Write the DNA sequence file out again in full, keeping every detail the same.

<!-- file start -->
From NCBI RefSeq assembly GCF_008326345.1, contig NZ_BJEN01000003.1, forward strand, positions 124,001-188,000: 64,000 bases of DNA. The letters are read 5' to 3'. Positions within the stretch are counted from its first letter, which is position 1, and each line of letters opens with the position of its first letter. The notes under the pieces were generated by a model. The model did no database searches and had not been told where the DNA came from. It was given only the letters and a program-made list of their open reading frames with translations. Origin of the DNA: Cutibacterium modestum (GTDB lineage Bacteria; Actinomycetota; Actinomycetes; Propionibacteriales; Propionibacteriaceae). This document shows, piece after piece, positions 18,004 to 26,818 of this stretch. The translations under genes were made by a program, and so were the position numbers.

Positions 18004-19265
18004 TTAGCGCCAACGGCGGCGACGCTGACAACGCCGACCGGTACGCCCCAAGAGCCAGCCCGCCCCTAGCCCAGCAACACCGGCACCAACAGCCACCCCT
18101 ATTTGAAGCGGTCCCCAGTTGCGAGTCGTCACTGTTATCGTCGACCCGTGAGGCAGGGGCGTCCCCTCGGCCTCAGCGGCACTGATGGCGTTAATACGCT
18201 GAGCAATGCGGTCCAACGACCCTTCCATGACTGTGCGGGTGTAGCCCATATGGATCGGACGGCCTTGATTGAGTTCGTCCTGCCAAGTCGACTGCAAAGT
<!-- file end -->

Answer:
From NCBI RefSeq assembly GCF_008326345.1, contig NZ_BJEN01000003.1, forward strand, positions 124,001-188,000: 64,000 bases of DNA. The letters are read 5' to 3'. Positions within the stretch are counted from its first letter, which is position 1, and each line of letters opens with the position of its first letter. The notes under the pieces were generated by a model. The model did no database searches and had not been told where the DNA came from. It was given only the letters and a program-made list of their open reading frames with translations. Origin of the DNA: Cutibacterium modestum (GTDB lineage Bacteria; Actinomycetota; Actinomycetes; Propionibacteriales; Propionibacteriaceae). This document shows, piece after piece, positions 18,004 to 26,818 of this stretch. The translations under genes were made by a program, and so were the position numbers.

Positions 18004-19265
18004 TTAGCGCCAACGGCGGCGACGCTGACAACGCCGACCGGTACGCCCCAAGAGCCAGCCCGCCCCTAGCCCAGCAACACCGGCACCAACAGCCACCCCT
18101 ATTTGAAGCGGTCCCCAGTTGCGAGTCGTCACTGTTATCGTCGACCCGTGAGGCAGGGGCGTCCCCTCGGCCTCAGCGGCACTGATGGCGTTAATACGCT
18201 GAGCAATGCGGTCCAACGACCCTTCCATGACTGTGCGGGTGTAGCCCATATGGATCGGACGGCCTTGATTGAGTTCGTCCTGCCAAGTCGACTGCAAAGT